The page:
Default Leadership: The Presumptuous Leader


 presumption

The “presumptuous leader” sounds like an oxymoron. Well, it actually is one! Leaders who are presumptions think of themselves a little higher than they actually are and think they know more than others. Allow me a short illustration:

I was recently promoted to a new position and took hold of my new branch which had a lot of potential for growth and profit. However, after a quick appraisal of the store’s metrics I soon discovered the store also had some areas that required immediate attention and improvement – most noticeably its leadership presence. This particular branch had been on the decline for some months with the present management who was feeling the pressure from top brass concerning some alarming numbers. During my first few days in the office, my objective was to get to know my team members by simply interacting with them and observing how they worked with each other, but most importantly how they perceived me as their new leader. On the onset I detected some resistance from the store manager, the second in command. At first he was a little distant, cold and “short” with me. One time, during a brief interview, he must have presumed we were done with the conversation, so he got up and walked away. I sat on my seat stunned thinking, “Does this guy have any social skills?” Over a period of two weeks, I knew I had a lot more to work on than getting the store to operate at peak performance. I needed to groom my store manager with the right leadership skills for personal, team and corporate success. Throughout my interactions with the store manager I soon found three default characteristics of a presumptuous leader:

1. Previous work experience does not add up to competent leadership

After spending some time with my store manager, I noticed how he would keep bringing up his previous employment experience, “In my previous job I supervised fifty employees.” And the time I asked him to do the schedule he made a point to say, “It’s easy, doing a schedule for four people is nothing compared to what I used to do.” My first thought, “Wow, I have a great leader working with me. We are going to turn this store around quicker than I first anticipated.” Soon enough, within a matter of days, I noticed the incompetence surface. He lacked the basic skills of supervision, delegating responsibility and holding his direct reports accountable for their work performance. My initial thought was, “Now, how did this guy get to a position where he supervised fifty people?” It just didn’t add up.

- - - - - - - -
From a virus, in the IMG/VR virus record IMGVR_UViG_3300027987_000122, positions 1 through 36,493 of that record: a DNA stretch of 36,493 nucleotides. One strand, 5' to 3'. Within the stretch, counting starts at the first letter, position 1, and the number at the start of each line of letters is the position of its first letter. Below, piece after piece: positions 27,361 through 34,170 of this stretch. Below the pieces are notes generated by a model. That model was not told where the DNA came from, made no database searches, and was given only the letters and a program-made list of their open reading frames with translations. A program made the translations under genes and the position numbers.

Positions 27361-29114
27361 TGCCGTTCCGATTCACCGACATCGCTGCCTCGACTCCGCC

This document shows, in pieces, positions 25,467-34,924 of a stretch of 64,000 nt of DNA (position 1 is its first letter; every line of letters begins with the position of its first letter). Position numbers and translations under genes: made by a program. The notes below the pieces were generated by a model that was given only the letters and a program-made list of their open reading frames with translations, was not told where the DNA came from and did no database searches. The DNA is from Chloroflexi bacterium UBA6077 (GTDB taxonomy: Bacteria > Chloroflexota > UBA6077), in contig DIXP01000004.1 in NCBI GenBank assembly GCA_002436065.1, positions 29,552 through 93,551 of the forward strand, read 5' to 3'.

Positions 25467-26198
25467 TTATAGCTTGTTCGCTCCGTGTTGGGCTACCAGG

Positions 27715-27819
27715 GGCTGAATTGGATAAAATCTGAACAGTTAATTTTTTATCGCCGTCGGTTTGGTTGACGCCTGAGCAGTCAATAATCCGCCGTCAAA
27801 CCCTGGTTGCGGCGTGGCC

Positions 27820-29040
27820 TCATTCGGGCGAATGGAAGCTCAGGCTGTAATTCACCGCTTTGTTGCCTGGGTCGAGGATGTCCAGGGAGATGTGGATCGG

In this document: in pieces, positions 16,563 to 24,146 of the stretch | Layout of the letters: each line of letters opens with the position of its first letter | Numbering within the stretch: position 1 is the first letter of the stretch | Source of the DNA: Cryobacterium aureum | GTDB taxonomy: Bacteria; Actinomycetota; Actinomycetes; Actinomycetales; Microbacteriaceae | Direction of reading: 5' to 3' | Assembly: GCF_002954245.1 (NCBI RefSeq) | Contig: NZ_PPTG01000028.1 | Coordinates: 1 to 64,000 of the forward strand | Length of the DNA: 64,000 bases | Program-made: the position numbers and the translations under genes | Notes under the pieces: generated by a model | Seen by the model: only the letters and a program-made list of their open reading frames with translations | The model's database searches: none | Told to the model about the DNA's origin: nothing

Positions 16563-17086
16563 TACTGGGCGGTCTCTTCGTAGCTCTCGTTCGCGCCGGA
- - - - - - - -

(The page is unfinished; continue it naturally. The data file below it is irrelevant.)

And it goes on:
2. Layered expectations is a form of controlling others not leading them

There’s nothing more I dislike than someone saying, “They are not allowed to do that!”, or something similar, “The previous boss would only let me do that.” After a few comments like these I had to put a stop to that kind of managerial thinking. In a learning environment managers must relinquish some control and trust others to learn and do the job. After all, we must advance not only the agenda of the organization but also employees to their next level of operation. So I asked myself, “Where did he get this learning?” After some brief dialogue, it was the previous General Manager who would not allow certain people to do some basic things, such as count the cash drawer upon opening or closing the store. My style of training is a “cross-trainer” approach where everyone gets to participate and learn a new aspect of the operation. This happens gradually when someone is willing and ready to learn the next new thing. A working environment must be empowering not controlling others based upon one’s position or title.

3. Leading from behind is not authentic leadership

After a week or so I noticed the store manager was not leading his direct reports properly. So I asked him, “How do you lead your team?” He responded, “Oh, they already know what to do. I just let them do it.” I then asked, “How do you know they are accomplishing tasks on time and being effective in their jobs?” He just stared at me. His style of leadership was laissez-faire, from a French term meaning laid-back leadership. When I questioned his style of leadership he simply replied, “I’ve always done it that way.” Presumption – yes or no? As a leader, you have to engage your direct reports with vision and responsibility, and responsibility with accountability, and timed tasks that are measured by effective performance and results.

What did I learn in the first two weeks of this encounter? First, I learned that the more someone is “experienced” the harder they are to train, because “they just seem to know so much” more than you. Employees who brag about their previous work experience must embrace new learning experiences. Second, bringing correction to a leader who seems to “know it all” is difficult to do but it’s a must. A leader must have the courage to have transparent and regular discussions. What kind of discussions? The one’s where you tell your direct report to “push the refresh button” and to start all over by learning how to lead effectively.

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